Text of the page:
Visiting National Parks in the COVID era

Last Updated on April 23, 2021 by Janet Frost

During the month of June we took off on a road trip traveling to some of our beautiful National Parks. The trip was definitely a calculated risk during this season of Covid. Since our return, we have received many questions about the experience. Many of my readers and friends are looking for an escape. Some have trips planned in the fall and want to know if they should continue to plan or cancel.

Let’s Go! Learn things about visiting the National Parks in the Covid era…

On the Road Again!

We drove from Tucson, AZ to Milwaukee, WI, visiting state parks, national forests, national monuments and national parks in four states. There was a lot of variance in how each state was handling Covid safety. State Parks were in step with their local regulations, and although the National Parks are a federal agency, they are also respective of their home state guidelines. The pandemic situation is changing every day. However, the National Parks have established their conditions and appear unlikely to change for the rest of 2020 

National Forests

Needles Highway in Black Hills National Forest in South Dakota

We found the least amenities and facilities available in the National Forests. These areas typically have sparse facilities and a remote Ranger Station serving a large are. The pandemic has exacerbated these conditions. The restroom facilities were mostly open, but it could be hit or miss because of staff reductions. Expect to be self-sufficient in a National Forest, but also expect some amazing and unique scenery without the crowds.

State Parks

Visiting National Parks in the Covid era
Custer State Park in South Dakota

We drove through 6 states; New Mexico, Colorado, Wyoming, South Dakota, Minnesota and Wisconsin. Again, the pandemic is a very dynamic situation and states are tweaking their guidelines every day. In the month of June, we found NM, CO and WY very conservative in their regulations. South Dakota and Wisconsin were much more liberal. These observations applied to both in their state parks and outside the parks in regards to their lodging/dining options. 

Custer State Park, South Dakota

Rangers in Custer State Park told us that they were not seeing any reduction in visitors this summer. So we did share the park with plenty of people. However, it was easy to social distance from both fellow visitors and the wildlife. Custer State Park did not have their Visitor Center open. While I love visitor centers, it is a small price to pay to have the opportunity to get out in the fresh air and photograph the critters. Lodging and dining was busy in Rapid City. Every venue had some form of Covid procedures in place.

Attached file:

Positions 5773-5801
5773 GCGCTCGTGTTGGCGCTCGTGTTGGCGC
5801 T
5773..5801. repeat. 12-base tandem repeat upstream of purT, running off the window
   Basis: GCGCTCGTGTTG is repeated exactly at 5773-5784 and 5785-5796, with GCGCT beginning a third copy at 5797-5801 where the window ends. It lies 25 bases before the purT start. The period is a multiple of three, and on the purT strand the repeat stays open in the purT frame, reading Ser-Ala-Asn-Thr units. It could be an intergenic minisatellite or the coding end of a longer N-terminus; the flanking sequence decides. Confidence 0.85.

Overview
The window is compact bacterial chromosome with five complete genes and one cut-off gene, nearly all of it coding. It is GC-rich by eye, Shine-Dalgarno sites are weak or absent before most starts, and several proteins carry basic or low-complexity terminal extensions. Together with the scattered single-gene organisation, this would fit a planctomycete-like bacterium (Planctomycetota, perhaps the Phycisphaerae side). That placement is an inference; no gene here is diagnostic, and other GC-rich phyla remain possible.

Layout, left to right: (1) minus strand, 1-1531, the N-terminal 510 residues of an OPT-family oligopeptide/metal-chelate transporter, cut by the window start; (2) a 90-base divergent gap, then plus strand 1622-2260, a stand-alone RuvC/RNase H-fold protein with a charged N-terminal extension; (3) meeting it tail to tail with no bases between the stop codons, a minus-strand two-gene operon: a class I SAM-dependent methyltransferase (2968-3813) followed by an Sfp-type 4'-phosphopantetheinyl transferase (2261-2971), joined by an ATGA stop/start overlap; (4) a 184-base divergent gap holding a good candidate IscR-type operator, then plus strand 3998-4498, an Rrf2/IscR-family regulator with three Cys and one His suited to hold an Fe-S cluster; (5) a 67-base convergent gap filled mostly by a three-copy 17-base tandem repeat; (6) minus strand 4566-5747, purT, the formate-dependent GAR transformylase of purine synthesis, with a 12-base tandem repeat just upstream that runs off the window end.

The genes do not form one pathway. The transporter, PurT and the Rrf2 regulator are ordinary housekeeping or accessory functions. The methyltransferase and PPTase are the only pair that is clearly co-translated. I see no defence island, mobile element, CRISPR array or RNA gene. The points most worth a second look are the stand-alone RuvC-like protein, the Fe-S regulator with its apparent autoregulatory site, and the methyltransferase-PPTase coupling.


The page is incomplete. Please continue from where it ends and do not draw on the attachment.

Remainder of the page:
National Parks in the Covid era

Mount Rushmore, visiting the National Parks in the Covid era

Our decision to visit the National Parks in the Covid era was impulsive. The original plan was to beeline it from AZ to WI to visit grandkids. After a winter of lock down we could not fight back the wanderlust any longer. Traditionally, a trip to the National Parks would require planning a year in advance. Because of the Covid uncertainties and procedure changes in the parks, there were rooms still available in May for our June trip.

Ranger Stations

Visiting the National Parks in the Covid era, Grand Tetons NP

We visited Badlands NP, Mt. Rushmore NM, Yellowstone NP, Grand Tetons NP and Bryce Canyon NP. All of the parks had similar closures, restrictions and special procedures. The gift shops, operated by a private concessionaire, were open. They all required masks and enforced strict capacity limits.

The Park Rangers were in small tent kiosks outdoors, providing maps, guidance and the passport stamps. So you could access info from the Rangers without having to ever enter the milieu of the building. There were no Ranger guided activities and information about hiking was online, which was difficult to access when in the Parks’ dead zone of cell service. 

Park Lodging

Visiting National Parks in the Covid era
Beautiful Yellowstone Lodge lobby is a ghost town. All furniture removed and access severely limited.

We stayed inside some of the parks and outside in “gateway towns” of other parks. The parks have significantly reduced their lodging capacity. In Yellowstone NP they were only using the separate cabins and cottages and none of the big hotels and lodges. They also had limited campground availability. Bryce Canyon NP also had greatly reduced housing choices and campground capacity. None of the parks were offering housekeeping services during your stay.


We found food the most difficult and frustrating in all of the parks. Dining inside the National Parks has never been spectacular. The options are often limited and pricey. But now with the Covid restrictions, it is close to impossible. Each park had only one option for take-out only. Options offered limited and over-priced menus, with understaffed and poorly organized service. 

Should you visit the National Parks during the Covid era?

My overall recommendation is to Go! enjoy the parks as safely as possible. Know going in that the lodging and food are difficult. Pack in your own food, consider an RV or stay outside of the parks where the hotels and restaurants are more plentiful and convenient. If the historic lodges are an important part of your experience, I would wait until things return to normal. However…

The wildlife and amazing scenery are open for business and waiting for you!!

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